“I think we’re at the beginning, most of us, of this long journey into really understanding the complexities of supply chains and the interrelations between other issues,” she commented.

“But I think it’s beyond time that we focus on human rights issues and so I think it’s an interesting time for investors.”

However, an already complex issue can run up against further difficulties in the current COVID-19 crisis.

“Because of COVID-19, we are not able to do site visits, but not only are we not able to do site visits, but the auditors are not able to do site visits,” Ms Welsh-Rose said.

“We’re in this kind of situation where it’s very difficult to know what’s happening on the factory floor in many countries. And so, is that something we should be accepting in this period and then trying to pick it up later? 

“Or is it something we should be looking for an alternative, innovative solution to get into the bottom of what’s happening in the supply chains at the moment?”

Another challenge had arisen when the US government blacklisted a number of imports and blocked the American border from China and other Asian countries, citing human rights abuses and slavery allegations. 

“We were having a look at that and it was a very long list of companies,” Ms Welsh-Rose said. 

“And it was a situation where we were looking at it initially from our modern slavery investment, supply chain perspective, but then very quickly realised that we had to get other experts in our team involved who understood the geopolitical environment, because the reasons for blacklisting those companies were not necessarily entirely around slavery allegations in the supply chain. There was a strong geopolitical element as well.”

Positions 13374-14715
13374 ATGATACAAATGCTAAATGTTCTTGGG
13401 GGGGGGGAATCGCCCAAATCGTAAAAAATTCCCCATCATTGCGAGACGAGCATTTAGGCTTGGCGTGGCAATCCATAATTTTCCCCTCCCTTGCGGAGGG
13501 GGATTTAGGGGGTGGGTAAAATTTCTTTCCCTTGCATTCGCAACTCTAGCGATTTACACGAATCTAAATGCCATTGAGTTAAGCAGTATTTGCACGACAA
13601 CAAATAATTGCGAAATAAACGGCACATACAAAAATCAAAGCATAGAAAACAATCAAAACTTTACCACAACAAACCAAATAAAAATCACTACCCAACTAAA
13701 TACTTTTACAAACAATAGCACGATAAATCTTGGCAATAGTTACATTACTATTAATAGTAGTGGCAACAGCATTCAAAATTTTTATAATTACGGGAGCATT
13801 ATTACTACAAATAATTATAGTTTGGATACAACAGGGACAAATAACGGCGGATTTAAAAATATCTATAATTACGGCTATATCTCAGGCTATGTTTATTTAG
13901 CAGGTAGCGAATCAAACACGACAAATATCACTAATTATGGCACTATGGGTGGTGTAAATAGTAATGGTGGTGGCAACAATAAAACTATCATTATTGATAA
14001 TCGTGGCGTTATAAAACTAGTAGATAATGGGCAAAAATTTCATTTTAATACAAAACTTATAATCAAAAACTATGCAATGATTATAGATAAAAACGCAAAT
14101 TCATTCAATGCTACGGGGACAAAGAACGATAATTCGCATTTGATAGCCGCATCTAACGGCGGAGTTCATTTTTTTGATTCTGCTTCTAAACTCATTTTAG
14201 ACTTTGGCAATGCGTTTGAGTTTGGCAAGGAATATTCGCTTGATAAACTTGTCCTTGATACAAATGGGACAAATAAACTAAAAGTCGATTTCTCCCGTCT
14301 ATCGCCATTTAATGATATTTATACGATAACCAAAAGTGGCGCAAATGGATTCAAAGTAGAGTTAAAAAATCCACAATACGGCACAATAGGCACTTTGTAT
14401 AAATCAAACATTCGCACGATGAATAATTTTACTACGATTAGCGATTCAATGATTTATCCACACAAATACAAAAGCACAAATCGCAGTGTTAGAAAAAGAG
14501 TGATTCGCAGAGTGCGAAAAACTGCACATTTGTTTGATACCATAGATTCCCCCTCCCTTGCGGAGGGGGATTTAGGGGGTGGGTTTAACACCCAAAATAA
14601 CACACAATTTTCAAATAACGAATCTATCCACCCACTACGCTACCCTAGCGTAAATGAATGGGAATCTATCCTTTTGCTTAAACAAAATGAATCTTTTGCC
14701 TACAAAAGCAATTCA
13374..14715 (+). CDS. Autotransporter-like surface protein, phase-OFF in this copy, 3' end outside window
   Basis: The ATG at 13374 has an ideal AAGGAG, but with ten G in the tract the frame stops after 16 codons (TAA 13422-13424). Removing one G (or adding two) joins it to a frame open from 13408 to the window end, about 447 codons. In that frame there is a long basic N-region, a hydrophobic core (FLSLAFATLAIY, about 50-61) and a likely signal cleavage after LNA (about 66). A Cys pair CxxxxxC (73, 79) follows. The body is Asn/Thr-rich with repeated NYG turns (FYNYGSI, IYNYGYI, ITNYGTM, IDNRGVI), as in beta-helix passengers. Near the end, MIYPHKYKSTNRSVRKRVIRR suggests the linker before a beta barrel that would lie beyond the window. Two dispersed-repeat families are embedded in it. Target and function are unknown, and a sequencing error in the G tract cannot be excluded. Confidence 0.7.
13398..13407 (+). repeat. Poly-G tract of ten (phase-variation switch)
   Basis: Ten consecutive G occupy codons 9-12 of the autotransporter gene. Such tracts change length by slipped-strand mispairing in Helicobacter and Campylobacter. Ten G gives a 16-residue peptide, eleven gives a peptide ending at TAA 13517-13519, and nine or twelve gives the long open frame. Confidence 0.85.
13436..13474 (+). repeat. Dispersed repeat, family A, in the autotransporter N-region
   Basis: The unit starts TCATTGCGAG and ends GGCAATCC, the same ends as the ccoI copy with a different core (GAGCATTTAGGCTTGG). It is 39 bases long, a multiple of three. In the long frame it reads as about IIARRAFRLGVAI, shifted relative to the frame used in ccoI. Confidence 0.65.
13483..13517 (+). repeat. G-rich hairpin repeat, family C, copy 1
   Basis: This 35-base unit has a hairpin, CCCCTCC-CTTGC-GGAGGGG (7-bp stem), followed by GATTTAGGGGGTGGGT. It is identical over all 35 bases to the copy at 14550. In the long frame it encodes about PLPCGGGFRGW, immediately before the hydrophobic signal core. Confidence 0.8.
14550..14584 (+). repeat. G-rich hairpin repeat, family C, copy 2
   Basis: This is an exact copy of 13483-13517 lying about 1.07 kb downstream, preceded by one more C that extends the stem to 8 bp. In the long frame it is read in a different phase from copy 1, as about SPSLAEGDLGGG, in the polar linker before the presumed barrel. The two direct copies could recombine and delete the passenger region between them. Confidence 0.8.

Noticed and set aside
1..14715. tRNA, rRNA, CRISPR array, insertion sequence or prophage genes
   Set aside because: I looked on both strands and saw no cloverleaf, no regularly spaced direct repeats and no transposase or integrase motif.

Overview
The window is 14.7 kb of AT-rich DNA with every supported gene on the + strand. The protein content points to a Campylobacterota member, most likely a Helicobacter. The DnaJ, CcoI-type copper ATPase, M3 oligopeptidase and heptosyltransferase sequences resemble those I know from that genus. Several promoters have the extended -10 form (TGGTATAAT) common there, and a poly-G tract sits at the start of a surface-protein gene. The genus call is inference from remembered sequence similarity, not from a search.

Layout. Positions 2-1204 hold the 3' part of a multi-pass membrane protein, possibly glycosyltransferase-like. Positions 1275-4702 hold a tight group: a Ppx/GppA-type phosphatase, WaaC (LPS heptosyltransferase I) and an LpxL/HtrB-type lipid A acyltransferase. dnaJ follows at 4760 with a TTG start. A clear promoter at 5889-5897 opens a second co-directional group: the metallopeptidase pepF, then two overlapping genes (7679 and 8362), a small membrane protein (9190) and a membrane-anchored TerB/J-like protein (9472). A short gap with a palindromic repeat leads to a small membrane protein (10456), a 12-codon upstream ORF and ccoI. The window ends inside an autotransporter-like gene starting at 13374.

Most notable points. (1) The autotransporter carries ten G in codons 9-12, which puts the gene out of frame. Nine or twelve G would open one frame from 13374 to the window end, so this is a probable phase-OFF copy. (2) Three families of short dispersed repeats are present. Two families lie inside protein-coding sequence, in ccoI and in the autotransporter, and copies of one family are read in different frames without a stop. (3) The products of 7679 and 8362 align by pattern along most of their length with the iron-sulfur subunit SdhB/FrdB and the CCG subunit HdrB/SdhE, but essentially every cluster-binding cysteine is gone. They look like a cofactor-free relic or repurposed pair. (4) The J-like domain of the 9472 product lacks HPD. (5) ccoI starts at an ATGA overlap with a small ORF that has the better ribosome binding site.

Fiona Reynolds, managing director of the Principles of Responsible Investing (PRI) has said the investment industry needs to do more on human rights, warning neglect of the issue may also be delaying effective climate action.

From a state level, boutique Ethical Partners Funds Management has urged the NSW government to implement its Modern Slavery Act from next year.

Mr Carlsson-Sweeny added the business community had shown support for the act when it was first rolled out, but he expects collaboration is set to increase between companies on the issue, forecasting retailers and banks will work together. The property sector is ahead of other industries, having already taken steps.

“I think in some sectors, there’s always been a natural focus or at least some sort of responsible sourcing efforts, because if you’re a consumer facing brand/company, well you live and die by your brand,” Mr Carlsson-Sweeny said. 

“But there’s still a lot of laggards in some industries.”

 

Expect more modern slavery regulation, fundies say
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Sarah Simpkins

Sarah Simpkins

Sarah Simpkins is a journalist at Momentum Media, reporting primarily on banking, financial services and wealth. 

Prior to joining the team in 2018, Sarah worked in trade media and produced stories for a current affairs program on community radio. 

You can contact her on [email protected].